Felgar wrote: I meant to say that I am of the position that there may be unexplained things that are not natural. You are living your life under the opposite assumption that there is nothing supernatural (You don't claim to be, but you are - I'll adress this in a bit). I'm just trying to show you how this is a position of faith, whether you would like it to be or not.
At a first look, what you say might seem logical.
However, I honestly don't like the attribute you are giving to the concept of "faith". Our disagreement here is uniquely focused on the meaning of "faith". Therefore, by using this different meaning for the concept of faith, you can say that I am doing an act of faith.
But, in my meaning, I can show you that I am not doing it.
I mean, "faith" is not a concept that can be used symmetrically in positive and negative fields. It is an absolute concept. Like the absolute algebraic concept, it has no sign.
You can have faith in something only in a positive way, and not in a negative way. You can believe that something exists, or existed (happens or happened), but you cannot have faith in something non existing or not happening. I see it as a nonsense.
As an example: I think you don't believe that Zeus and the other greek gods exist.
You have no faith in greek gods. Right.
Therefore, I cannot say that you have faith in their non-existence. The fact that you have no faith is not an act of faith!
Felgar wrote: Jerickson dealt with the rest of the post effectively, I think. His general point that beliefs and knowledge are independent of actual truth is quite true.
I don't dispute that.
I am saying that the scientific method can better approach the actual understanding of the world, than beliefs.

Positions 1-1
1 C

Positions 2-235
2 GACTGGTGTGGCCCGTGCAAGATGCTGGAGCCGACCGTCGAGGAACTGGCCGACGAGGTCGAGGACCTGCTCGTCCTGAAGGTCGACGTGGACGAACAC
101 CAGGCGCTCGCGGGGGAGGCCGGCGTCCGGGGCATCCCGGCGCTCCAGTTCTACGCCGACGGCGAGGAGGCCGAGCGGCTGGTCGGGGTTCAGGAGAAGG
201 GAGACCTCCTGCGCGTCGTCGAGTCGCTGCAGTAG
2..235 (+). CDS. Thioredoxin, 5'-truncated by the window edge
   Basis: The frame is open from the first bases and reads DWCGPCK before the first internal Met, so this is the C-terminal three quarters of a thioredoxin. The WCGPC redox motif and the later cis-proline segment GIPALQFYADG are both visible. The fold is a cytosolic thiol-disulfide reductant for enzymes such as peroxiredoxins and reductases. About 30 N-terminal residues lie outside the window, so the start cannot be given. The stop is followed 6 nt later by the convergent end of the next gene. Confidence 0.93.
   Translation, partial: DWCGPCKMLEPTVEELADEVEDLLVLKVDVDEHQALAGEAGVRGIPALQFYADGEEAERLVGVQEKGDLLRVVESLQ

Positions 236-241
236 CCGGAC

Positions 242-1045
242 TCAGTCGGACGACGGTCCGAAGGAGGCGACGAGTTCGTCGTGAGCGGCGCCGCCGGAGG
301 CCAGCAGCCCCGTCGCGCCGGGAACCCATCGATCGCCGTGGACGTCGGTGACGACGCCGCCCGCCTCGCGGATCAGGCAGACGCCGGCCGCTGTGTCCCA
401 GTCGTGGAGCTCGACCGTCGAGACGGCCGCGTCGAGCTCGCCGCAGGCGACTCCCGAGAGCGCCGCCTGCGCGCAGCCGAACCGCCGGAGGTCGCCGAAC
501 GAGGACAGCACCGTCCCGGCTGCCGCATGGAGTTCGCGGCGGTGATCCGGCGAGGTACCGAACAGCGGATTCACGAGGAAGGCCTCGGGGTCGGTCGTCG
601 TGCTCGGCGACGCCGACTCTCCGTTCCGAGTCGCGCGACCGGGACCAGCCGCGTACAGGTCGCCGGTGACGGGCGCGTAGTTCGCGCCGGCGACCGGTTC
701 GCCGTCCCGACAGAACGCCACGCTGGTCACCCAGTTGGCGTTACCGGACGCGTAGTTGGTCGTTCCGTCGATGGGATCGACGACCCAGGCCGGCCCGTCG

Felgar wrote: So having to admit that science cannot hope to explain everything, you are left clinging to a semantic definition as "unexplained, and not supernatural." Tell me what is the difference between something that cannot be scientifically explained and something that is supernatural?
Strictly speaking, the answer to your question cannot be other than "None". There is no difference between "cannot be scientifically explained" and "supernatural".
But, I would not say that science cannot explain something. I would say that science does not explain something. Here there is a big difference, perhaps not immediately visible. I have never been in New Zealand. This does not mean that I am not able to go to New Zealand, but simply that I have not done it.
Felgar wrote: And why are you willing to preempt seeking real truth in lieu of a weak are arbitrary classification of those things that we cannot explain? How has your life been enriched by this philospohy?
I simply look for scientific explanations, for everything. And, as I said in my first posts here, I am trying to understand how it is possible (looking at the title of this site) to mix science with faith. The two concepts are foreign each other.
jeff wrote: People often tend to use the standard of "scientific evidence" as the only viable evidence in existence. If this were the case then virtually nothing in the realm of history could ever be determined because these events are not repeatable. The events described in the Bible (or any other book claiming to be history) fall into this category and claim to be written (for most part) by witnesses (or by those talking to the witnesses) to these events. As with all such records you have to test the credibility of the people involved and determine if they seem to be reliable or not. If they seem to be credible in the areas that you can confirm then it is not logical to automatically reject their reports about those things that cannot be validated (such as the miraculous). To do so is an a priori judgement based on an individuals personal feelings and is not the "scientific" thing to do. The Bible doe indeed provide the explanation for the miraculous. Someone may not like the explanation but that is not to say it is not a valid one. That is not to say that all reports of the miraculous throughout human history are authentic but because some have been proven false is not to say that this proves all reports are false. Each has to be taken individually.